MT1 and MT2 receptors may be a target for the treatment of circadian and non circadian sleep disorders because of their differences in pharmacology and function within the SCN. SCN is responsible for maintaining the 24 hour cycle which regulates many different body functions ranging from sleep to immune functions
Mechanism of action
Melatonin is a derivative of tryptophan. It binds to melatonin receptor type 1A, which then acts on adenylate cylcase and the inhibition of a cAMP signal transduction pathway. Melatonin not only inhibits adenylate cyclase, but it also activates phosphilpase C. This potentiates the release of arachidonate. By binding to melatonin receptors 1 and 2, the downstream signallling cascades have various effects in the body. The melatonin receptors are G protein-coupled receptors and are expressed in various tissues of the body. There are two subtypes of the receptor in humans, melatonin receptor 1 (MT1) and melatonin receptor 2 (MT2). Melatonin and melatonin receptor agonists, on market or in clinical trials, all bind to and activate both receptor types.The binding of the agonists to the receptors has been investigated for over two decades or since 1986. It is somewhat known, but still not fully understood. When melatonin receptor agonists bind to and activate their receptors it causes numerous physiological processes.
MT1 receptors are expressed in many regions of the central nervous system (CNS): suprachiasmatic nucleus of the hypothalamus (SNC), hippocampus, substantia nigra, cerebellum, central dopaminergic pathways, ventral tegmental area and nucleus accumbens. MT1 is also expressed in the retina, ovary, testis, mammary gland, coronary circulation and aorta, gallbladder, liver, kidney, skin and the immune system. MT2 receptors are expressed mainly in the CNS, also in the lung, cardiac, coronary and aortic tissue, myometrium and granulosa cells, immune cells, duodenum and adipocytes.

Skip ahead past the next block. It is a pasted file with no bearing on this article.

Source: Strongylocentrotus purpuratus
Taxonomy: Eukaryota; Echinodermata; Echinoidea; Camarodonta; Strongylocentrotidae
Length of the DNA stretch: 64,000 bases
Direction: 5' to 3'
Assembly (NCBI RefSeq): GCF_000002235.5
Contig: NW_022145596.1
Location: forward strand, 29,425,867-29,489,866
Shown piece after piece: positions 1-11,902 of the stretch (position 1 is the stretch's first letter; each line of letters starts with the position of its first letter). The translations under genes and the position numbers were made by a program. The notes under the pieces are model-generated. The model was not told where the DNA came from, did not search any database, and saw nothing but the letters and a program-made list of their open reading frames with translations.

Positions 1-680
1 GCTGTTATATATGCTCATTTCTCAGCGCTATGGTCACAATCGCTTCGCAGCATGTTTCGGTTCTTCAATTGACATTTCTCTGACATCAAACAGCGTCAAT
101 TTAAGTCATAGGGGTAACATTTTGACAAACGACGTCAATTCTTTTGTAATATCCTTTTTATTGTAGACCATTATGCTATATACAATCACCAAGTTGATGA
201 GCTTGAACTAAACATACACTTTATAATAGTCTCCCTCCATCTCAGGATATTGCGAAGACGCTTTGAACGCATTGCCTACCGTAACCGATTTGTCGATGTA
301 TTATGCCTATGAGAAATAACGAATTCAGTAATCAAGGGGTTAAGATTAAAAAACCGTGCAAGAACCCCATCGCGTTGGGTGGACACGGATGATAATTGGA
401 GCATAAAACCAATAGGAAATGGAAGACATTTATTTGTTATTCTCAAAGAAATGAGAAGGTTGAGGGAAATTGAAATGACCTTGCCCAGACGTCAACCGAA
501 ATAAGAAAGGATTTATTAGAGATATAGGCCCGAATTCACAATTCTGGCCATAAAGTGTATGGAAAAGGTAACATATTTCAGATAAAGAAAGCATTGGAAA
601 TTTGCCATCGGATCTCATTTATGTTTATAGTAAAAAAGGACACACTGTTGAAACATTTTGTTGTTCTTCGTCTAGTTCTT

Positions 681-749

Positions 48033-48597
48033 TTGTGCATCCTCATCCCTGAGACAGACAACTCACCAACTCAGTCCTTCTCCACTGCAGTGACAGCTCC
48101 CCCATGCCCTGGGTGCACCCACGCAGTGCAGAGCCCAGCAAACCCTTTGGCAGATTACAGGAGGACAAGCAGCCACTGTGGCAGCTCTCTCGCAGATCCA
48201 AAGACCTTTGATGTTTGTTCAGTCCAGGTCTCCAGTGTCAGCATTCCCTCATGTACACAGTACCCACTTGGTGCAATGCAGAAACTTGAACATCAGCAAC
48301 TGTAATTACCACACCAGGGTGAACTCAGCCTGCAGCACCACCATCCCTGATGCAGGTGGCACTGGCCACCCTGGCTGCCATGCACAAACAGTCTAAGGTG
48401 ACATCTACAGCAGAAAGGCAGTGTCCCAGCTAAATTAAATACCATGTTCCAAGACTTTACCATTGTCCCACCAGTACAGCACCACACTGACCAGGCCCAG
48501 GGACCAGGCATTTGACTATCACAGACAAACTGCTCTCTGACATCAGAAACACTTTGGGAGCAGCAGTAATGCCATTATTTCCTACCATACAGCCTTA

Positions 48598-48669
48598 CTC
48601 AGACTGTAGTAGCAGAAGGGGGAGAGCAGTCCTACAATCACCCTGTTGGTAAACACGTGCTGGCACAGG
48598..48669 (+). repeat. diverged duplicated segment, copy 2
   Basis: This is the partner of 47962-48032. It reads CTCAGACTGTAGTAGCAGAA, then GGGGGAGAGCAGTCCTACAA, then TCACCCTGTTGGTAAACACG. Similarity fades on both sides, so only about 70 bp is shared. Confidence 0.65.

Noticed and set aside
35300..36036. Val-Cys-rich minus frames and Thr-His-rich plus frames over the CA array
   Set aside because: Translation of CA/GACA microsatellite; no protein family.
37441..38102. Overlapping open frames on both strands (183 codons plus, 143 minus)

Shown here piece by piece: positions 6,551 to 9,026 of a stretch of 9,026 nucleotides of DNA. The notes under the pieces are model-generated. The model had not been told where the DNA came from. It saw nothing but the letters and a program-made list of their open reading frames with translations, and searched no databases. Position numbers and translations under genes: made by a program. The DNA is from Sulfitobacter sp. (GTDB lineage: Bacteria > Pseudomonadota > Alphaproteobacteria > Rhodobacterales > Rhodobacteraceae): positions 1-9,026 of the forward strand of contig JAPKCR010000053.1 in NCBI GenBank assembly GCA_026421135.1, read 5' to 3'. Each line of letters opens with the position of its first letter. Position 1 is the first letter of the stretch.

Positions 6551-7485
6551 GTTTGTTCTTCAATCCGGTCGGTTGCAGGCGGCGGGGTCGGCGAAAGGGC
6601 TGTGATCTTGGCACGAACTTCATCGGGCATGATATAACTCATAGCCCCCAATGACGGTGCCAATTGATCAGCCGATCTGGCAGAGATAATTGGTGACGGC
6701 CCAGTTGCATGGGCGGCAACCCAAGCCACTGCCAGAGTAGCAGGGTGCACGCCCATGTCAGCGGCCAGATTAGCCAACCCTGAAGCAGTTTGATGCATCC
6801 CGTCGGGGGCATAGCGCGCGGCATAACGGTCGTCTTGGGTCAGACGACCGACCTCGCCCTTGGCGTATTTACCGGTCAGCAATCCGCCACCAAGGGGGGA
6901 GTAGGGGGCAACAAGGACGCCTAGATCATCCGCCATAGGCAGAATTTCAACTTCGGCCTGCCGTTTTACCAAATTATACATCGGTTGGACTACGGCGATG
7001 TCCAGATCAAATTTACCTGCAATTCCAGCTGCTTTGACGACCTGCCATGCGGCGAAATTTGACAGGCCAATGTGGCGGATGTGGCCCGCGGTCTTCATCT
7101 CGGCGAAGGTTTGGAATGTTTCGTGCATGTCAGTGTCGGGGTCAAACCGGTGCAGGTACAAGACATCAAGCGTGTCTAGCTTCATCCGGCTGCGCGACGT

The binding of melatonin to melatonin receptors activates a few signaling pathways. MT1 receptor activation inhibits the adenylyl cyclase and its inhibition causes a rippling effect of non activation; starting with decreasing formation of cyclic adenosine monophosphate (cAMP), and then progressing to less protein kinase A (PKA) activity, which in turn hinders the phosphorilation of cAMP responsive element-binding protein (CREB binding protein) into P-CREB. MT1 receptors also activate phospholipase C (PLC), affect ion channels and regulate ion flux inside the cell. The binding of melatonin to MT2 receptors inhibits adenylyl cyclase which decreases the formation of cAMP. As well it hinders guanylyl cyclase and therefore the forming of cyclic guanosine monophosphate (cGMP). Binding to MT2 receptors probably affects PLC which increases protein kinase C (PKC) activity. Activation of the receptor can lead to ion flux inside the cell.
Route of administration
Central Nervous System Agents
Central Nervous System Depressants
Chemical Actions and Uses
Cytochrome P-450 CYP1A2 Inhibitors
Cytochrome P-450 CYP1A2 Substrates
Cytochrome P-450 CYP2C19 Substrates
Cytochrome P-450 CYP2C9 Substrates
Heterocyclic Compounds, 2-Ring
Hormones, Hormone Substitutes, and Hormone Antagonists
Drug Info/Drug Targets: DrugBank 3.0: a comprehensive resource for 'omics' research on drugs. Knox C, Law V, Jewison
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Nucleic Acids Res. 2011 Jan; 39 (Database issue):D1035-41. | PMID:21059682